Collect diagnostic information
Before attempting to collect information on a problem with Profile Management, make sure you can reproduce the problem.
If you are using XenDesktop 7, start troubleshooting in Desktop Director. This console displays properties of profiles that can help you diagnose and correct problems.
- Open the Profile Management Group Policy Object (GPO) in the Group Policy Management Editor. Or open the .ini file in Notepad if you are not using GPO to manage logging. For information on the .ini file including its location, see Files included in the download.
- Configure the following settings under the Profile Management\Log settings folder:
Set Enable logging to Enabled.
Select all of the events in Log settings.
In Maximum size of the log file, set the maximum size of the Profile Management log file in bytes.
- Run gpupdate /force on the server or desktop.
- If requested by Citrix Technical Support, collect a diagnostic trace log (available in Profile management 3.x or later) using the instructions in Advanced troubleshooting checklist.
- Reproduce the problem and collect the log files, including the .log.bak file.
- Optionally, or if requested, collect the Resultant Set of Policy (RSoP) report, application event logs, USERENV log, UPMSettings.ini, UPMFRSettings.ini, and PmCompatibility.ini. The .ini files are located in the root folder of each Citrix user profile in the user store.
Data collection can become complex if Citrix Provisioning Services is part of your deployment and the problem occurs when profiles are being initialized. In this scenario, you must make the above configuration updates in the .ini file (and unconfigure the above GPO log settings) or preferably follow the instructions in To preconfigure Profile management on provisioned images.
To create a diagnostic trace log
The diagnostic enhancements feature allows you to create and package trace logs for Citrix Technical Support. These capture events about servers (but not user devices or virtual desktops) relating to many aspects of Profile Management’s performance particularly the operation of streamed user profiles.
For information on creating trace logs about user devices or virtual desktops, see CTX124455.
Only package and send a trace log if you are asked to do so by Technical Support.
Before you can use Citrix Diagnostic Facility to capture trace logs, ensure that it is available with the Citrix product or component that is used on the device, virtual desktop, or Citrix server whose profiles you want to monitor.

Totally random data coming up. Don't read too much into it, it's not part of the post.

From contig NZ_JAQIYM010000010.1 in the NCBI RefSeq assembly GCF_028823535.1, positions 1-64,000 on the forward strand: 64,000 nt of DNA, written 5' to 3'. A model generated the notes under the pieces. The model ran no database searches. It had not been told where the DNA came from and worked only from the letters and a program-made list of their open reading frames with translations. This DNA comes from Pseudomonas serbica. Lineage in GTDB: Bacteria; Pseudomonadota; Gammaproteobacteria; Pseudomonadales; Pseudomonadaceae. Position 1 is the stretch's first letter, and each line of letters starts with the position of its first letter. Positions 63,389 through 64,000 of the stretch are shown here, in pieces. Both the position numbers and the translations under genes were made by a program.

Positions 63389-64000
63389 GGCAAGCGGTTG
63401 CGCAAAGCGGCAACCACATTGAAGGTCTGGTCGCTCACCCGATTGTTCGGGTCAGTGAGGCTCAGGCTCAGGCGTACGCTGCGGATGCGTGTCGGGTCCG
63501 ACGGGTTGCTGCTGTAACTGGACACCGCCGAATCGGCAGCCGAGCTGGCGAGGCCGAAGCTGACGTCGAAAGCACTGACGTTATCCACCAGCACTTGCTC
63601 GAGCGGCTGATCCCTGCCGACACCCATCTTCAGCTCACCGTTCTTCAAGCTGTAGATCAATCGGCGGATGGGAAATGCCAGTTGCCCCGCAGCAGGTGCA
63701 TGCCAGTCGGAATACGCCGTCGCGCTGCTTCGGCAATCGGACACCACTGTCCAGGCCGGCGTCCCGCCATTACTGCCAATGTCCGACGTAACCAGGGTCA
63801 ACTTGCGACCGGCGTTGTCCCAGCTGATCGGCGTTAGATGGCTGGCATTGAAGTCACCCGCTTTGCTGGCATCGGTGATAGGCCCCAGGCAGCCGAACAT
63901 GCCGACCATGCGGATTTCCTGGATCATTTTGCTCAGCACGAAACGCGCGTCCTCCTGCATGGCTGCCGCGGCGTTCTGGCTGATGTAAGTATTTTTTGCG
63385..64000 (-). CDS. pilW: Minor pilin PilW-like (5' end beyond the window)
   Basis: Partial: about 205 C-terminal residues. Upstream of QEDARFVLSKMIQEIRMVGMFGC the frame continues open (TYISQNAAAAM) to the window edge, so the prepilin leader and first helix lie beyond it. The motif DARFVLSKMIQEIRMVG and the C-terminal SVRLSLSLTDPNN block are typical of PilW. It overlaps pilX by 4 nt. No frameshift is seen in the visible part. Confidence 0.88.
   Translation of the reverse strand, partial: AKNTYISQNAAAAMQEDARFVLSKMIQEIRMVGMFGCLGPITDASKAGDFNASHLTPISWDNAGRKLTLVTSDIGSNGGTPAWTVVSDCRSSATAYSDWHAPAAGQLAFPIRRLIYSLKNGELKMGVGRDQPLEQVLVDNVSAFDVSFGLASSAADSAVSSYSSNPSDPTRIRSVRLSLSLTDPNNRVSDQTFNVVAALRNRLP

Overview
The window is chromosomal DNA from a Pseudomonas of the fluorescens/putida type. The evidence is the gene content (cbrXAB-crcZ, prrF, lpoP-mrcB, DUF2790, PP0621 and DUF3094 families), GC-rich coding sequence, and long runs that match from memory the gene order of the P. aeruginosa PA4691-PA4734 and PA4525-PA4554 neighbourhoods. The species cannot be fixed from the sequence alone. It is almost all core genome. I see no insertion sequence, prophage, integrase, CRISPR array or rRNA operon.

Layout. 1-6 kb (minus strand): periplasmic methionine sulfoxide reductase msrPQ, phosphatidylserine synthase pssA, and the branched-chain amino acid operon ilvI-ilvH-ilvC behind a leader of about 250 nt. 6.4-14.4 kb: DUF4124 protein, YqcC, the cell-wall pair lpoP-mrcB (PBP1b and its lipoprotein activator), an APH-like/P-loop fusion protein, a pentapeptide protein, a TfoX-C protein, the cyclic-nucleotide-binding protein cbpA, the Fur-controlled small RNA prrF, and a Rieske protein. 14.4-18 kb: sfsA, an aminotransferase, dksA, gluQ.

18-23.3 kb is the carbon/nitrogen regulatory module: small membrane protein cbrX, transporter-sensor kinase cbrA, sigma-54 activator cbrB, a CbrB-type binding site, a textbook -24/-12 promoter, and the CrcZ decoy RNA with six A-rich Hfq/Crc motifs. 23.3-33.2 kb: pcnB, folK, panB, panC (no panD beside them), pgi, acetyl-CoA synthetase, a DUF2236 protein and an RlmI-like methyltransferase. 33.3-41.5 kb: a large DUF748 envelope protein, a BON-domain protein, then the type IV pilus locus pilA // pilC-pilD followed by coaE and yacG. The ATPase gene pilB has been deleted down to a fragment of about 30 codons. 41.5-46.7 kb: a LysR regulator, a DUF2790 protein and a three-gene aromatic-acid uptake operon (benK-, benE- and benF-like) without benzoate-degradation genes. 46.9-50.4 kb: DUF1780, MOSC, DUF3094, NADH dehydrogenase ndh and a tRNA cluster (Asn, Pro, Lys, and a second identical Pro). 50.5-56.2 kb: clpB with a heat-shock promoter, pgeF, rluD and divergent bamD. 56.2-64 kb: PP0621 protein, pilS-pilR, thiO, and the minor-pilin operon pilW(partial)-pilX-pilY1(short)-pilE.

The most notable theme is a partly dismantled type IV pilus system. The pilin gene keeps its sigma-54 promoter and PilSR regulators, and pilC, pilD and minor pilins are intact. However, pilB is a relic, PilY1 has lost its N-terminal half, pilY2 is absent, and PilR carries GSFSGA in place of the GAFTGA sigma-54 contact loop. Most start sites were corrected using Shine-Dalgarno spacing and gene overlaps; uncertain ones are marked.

The Access Management Console and Delivery Services Console contain a powerful tool, Citrix Diagnostic Facility, which gathers and packages trace logs. These can be valuable when Citrix Support diagnose problems in your deployment.
- In the Access Management Console or Delivery Services Console, start generating a trace log using the procedure in CTX104578.
- When selecting which modules to trace, choose one or all of the following Profile Management modules:
- UPM_Service. Records each time the Profile Management Service was invoked (for example, at logon, at logoff, or when mid-session synchronization operations or periodic maintenance takes place).
- UPM_DLL_Perfmon. Allows you to trace Windows Performance Monitor counters associated with and errors generated by Profile Management.
- UPM_Driver. Records file-system changes and each time the Citrix streamed user profiles driver is used.
- Complete the remaining steps in article CTX104578.
To produce a session dump file
You can save Profile Management’s internal data state to a dump file. This is helpful when you can isolate an issue to a specific point in a session but there is no associated entry in the log file.
- Create a file called .txt in the root of the drive on which the affected user profile is located (typically C:). Profile Management dumps its internal data state to the file UserProfileManagerInternalData.log in the log file folder and deletes the file .txt.
To set Microsoft NT Symbolic Debugger as your default Windows postmortem debugging tool
For information about setting NT Symbolic Debugger (NTSD) as your default Windows postmortem debugging tool, see CTX105888.